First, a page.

follow-up care
Community Health Worker taking notes at the Baraderes Clinic monthly meeting
Community Health Worker taking notes at the Baraderes Clinic monthly meeting
Community Health Workers look over June reporting data
Community Health Workers look over June reporting data

In the past year alone, Sister Denise and her team have distributed pre-natal vitamins and Vitamin A to over 600 mothers and their children by using supplies from Hope for Haiti’s partner, Vitamin Angels. The Community Health Workers continue monthly meetings where they compare strategies for reaching rural children despite limited stipends and long travel times. Programs have even expanded to include building improvements, a cooking school, and a recuperation program for follow-up care.

I found the real lesson in Baradères is the potential of a community. Through cooperation, hard work, and unfaltering resolve, the leaders of Baradères continue to lift up the future for themselves and their children. As a Hope for Haiti staff member, they provide an example to emulate – to touch another’s life, it is necessary to first dedicate your own.

Baraderes Cholera Treatment Center (CTC)
Baraderes Cholera Treatment Center (CTC)
Family members in maternity ward celebrate a new birth
Family members in maternity ward celebrate a new birth
HFH Program Director Patrick Eucalitto speaking to Community Health Workers
HFH Program Director Patrick Eucalitto speaking to Community Health Workers
St. francois de sales's school director sr. gisele stands in front of a container donated by hope for haiti, which is now is used as a school library 

Hope for Haiti’s visit to two Port-au-Prince school partners highlights the stark difference between rural and urban school resources

Jessica Jean-Francois, Program Assistant, July 1st 2011

St. Francois de Sales's School Director Sr. Gisele stands in front of a container donated by Hope for Haiti, which is now is used as a school library
St. Francois de Sales’s School Director Sr. Gisele stands in front of a container donated by Hope for Haiti, which is now is used as a school library

This week, the Hope for Haiti team headed to Port-au-Prince for regular site visits to our partners in the city. We met with school Directors at Dominique Savio and Saint Francois de Sales Primary and Secondary schools and visited the children of the Missionaries of Charity in Delmas 31.

As a new program assistant with Hope for Haiti and someone who is learning more and more about the dynamics of Haiti, I was blown away by the experience and left reflecting on the comparison between Hope for Haiti’s rural and urban partner schools.

Driving up to Saint Francois de Sales on a bumpy mountainous road in Carrefour, just outside of Port-au-Prince, I did not know what to expect. Upon our arrival, we were greeted by the glowing smile of the school Director, Sister Gisele of the Petite Soeurs de Saint Therese (Little Sisters of St. Therese) order of nuns. I was impressed to learn that the school began with only 5 students under a straw-covered roof led by Father Louis Charles in 1955. It has since grown to educate 1,230 students this year, with grades ranging from pre-school to Philo, the Haitian education system’s last grade in high school. During the earthquake, the whole school building was turned to rubble and 150 students perished. Hope for Haiti was there to respond, providing relief materials to help the school continue running and assisting with the building of a temporary facility. We also continued to support the school with teacher salary subsidies, which allowed for teachers to keep working with students in the temporary structures.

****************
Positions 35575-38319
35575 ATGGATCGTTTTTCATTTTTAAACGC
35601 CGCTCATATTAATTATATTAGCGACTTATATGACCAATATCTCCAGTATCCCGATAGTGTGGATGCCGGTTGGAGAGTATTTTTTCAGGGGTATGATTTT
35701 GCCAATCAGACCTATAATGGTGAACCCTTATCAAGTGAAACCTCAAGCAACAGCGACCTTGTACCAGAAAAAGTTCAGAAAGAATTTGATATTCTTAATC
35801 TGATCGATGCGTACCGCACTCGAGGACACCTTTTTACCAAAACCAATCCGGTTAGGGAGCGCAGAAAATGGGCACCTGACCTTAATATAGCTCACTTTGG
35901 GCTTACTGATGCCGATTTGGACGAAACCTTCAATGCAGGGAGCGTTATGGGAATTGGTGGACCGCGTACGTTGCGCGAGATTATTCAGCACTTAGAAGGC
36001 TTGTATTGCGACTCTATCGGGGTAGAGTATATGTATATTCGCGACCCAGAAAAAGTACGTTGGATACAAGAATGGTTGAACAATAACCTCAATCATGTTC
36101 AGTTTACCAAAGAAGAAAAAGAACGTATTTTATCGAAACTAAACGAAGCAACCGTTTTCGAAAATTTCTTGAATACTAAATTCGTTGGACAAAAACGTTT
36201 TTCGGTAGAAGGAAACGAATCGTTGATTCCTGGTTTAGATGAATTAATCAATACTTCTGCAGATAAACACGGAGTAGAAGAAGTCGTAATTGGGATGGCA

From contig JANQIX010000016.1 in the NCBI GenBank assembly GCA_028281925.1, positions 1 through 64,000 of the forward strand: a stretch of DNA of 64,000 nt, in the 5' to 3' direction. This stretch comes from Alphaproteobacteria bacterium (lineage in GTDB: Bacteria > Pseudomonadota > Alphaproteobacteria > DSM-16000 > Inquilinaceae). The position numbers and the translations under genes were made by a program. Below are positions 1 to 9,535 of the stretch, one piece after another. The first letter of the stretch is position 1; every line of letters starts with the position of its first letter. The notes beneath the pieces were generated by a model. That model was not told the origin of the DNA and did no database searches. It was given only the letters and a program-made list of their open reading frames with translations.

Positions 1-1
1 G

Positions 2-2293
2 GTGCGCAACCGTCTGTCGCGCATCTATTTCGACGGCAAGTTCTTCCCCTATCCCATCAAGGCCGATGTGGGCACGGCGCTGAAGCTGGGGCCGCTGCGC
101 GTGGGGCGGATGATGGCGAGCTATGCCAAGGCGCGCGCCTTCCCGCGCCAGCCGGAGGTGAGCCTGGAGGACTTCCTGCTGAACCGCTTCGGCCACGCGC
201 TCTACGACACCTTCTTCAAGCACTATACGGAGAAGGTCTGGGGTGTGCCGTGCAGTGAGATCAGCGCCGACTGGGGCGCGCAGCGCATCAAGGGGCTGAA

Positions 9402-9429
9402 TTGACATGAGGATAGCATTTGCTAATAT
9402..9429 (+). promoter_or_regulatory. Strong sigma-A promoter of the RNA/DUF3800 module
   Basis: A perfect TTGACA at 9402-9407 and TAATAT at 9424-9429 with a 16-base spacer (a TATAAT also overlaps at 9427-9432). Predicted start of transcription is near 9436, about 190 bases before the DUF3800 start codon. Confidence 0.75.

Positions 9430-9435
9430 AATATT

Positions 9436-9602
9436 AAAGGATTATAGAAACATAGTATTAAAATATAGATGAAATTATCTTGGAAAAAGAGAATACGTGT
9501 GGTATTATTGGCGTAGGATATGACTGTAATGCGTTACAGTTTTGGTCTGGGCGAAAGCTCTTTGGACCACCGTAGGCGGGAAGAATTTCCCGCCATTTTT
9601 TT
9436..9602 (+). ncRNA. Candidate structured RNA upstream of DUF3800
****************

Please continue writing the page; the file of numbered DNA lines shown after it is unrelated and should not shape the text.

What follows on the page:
Hope for Haiti staff, Jennifer, Paula, Jessica and Pierre with Dominique Savio's School Director, Father Printemps
Hope for Haiti staff, Jennifer, Paula, Jessica and Pierre with Dominique Savio’s School Director, Father Printemps

In less than 2 years after the earthquake, the school is doing great. This summer, they are offering summer camp, which includes classes in cooking, sewing, embroidery, math, French, theatre, dance and chorus. The Directors’ offices are well organized and have Internet access which makes communication and reporting much more manageable. The school has 8 latrines and treated water and is able to provide some food and first aid for students in need.

Hearing the stories and seeing the improvements at this school in Port-au-Prince really shows me what is possible for restoring education facilities post-earthquake. Even after such devastation, I found there is still an incredible difference between urban and rural education opportunities. The majority of Hope for Haiti’s education program consists of rural mountain schools, where access and resources are extremely limited. Many schools such as Tiami and Marre a Coiffe Primary Schools are not accessible by car and directors cannot offer their students first aid or something to eat when they are hungry and find it hard to focus.

I am inspired by the work of Sister Gisele as she juggles a primary and secondary school and the construction of new school buildings and I am excited to learn more about what she plans to offer her students. I also cannot wait to see the same possibilities realized for far away communities such as Tiami and Marre a Coiffe. Hope for Haiti has continued to support school directors and teachers in their effort to offer more options to their students in terms of materials and resources. Hope for Haiti has often been the reason why schools are able to extend and add new classes which makes the work that we do both in Port- au-Prince and the South of Haiti so important.

Temporary Classrooms at the St. Francois de Sales primary and secondary school
Temporary Classrooms at the St. Francois de Sales primary and secondary school
Land where the Dominique Savio Primary School use to stand and where Hope for Haiti will be rebuilding
Land where the Dominique Savio Primary School use to stand and where Hope for Haiti will be rebuilding
Dominique Savio Secondary School repaired by Hope for Haiti post-earthquake
Dominique Savio Secondary School repaired by Hope for Haiti post-earthquake